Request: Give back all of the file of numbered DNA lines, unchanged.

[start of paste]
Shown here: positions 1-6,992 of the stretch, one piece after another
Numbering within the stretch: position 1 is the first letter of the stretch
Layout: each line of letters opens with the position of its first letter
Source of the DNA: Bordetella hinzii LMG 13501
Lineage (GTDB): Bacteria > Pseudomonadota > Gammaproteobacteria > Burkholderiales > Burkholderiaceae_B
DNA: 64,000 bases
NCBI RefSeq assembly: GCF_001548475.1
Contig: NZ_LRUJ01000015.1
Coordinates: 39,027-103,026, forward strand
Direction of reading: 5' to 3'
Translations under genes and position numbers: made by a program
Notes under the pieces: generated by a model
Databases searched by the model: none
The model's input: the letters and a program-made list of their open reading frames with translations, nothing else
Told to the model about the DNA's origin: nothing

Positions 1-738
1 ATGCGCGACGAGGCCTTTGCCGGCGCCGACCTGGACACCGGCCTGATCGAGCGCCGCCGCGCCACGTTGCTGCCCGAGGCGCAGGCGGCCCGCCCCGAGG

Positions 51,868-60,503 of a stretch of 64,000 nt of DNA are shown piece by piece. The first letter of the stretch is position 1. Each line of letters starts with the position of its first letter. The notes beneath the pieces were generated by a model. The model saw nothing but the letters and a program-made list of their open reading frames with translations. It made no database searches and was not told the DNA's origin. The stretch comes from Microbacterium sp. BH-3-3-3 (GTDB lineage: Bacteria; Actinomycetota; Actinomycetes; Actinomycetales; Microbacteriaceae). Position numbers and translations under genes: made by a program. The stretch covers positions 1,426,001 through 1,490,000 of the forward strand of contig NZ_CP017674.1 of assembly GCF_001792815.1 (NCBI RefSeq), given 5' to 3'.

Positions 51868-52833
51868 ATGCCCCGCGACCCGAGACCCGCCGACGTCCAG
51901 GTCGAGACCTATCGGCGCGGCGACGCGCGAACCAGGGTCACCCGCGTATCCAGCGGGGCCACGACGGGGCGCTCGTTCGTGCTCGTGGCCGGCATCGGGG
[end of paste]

Shown here: positions 1-6,992 of the stretch, one piece after another
Numbering within the stretch: position 1 is the first letter of the stretch
Layout: each line of letters opens with the position of its first letter
Source of the DNA: Bordetella hinzii LMG 13501
Lineage (GTDB): Bacteria > Pseudomonadota > Gammaproteobacteria > Burkholderiales > Burkholderiaceae_B
DNA: 64,000 bases
NCBI RefSeq assembly: GCF_001548475.1
Contig: NZ_LRUJ01000015.1
Coordinates: 39,027-103,026, forward strand
Direction of reading: 5' to 3'
Translations under genes and position numbers: made by a program
Notes under the pieces: generated by a model
Databases searched by the model: none
The model's input: the letters and a program-made list of their open reading frames with translations, nothing else
Told to the model about the DNA's origin: nothing

Positions 1-738
1 ATGCGCGACGAGGCCTTTGCCGGCGCCGACCTGGACACCGGCCTGATCGAGCGCCGCCGCGCCACGTTGCTGCCCGAGGCGCAGGCGGCCCGCCCCGAGG

Positions 51,868-60,503 of a stretch of 64,000 nt of DNA are shown piece by piece. The first letter of the stretch is position 1. Each line of letters starts with the position of its first letter. The notes beneath the pieces were generated by a model. The model saw nothing but the letters and a program-made list of their open reading frames with translations. It made no database searches and was not told the DNA's origin. The stretch comes from Microbacterium sp. BH-3-3-3 (GTDB lineage: Bacteria; Actinomycetota; Actinomycetes; Actinomycetales; Microbacteriaceae). Position numbers and translations under genes: made by a program. The stretch covers positions 1,426,001 through 1,490,000 of the forward strand of contig NZ_CP017674.1 of assembly GCF_001792815.1 (NCBI RefSeq), given 5' to 3'.

Positions 51868-52833
51868 ATGCCCCGCGACCCGAGACCCGCCGACGTCCAG
51901 GTCGAGACCTATCGGCGCGGCGACGCGCGAACCAGGGTCACCCGCGTATCCAGCGGGGCCACGACGGGGCGCTCGTTCGTGCTCGTGGCCGGCATCGGGG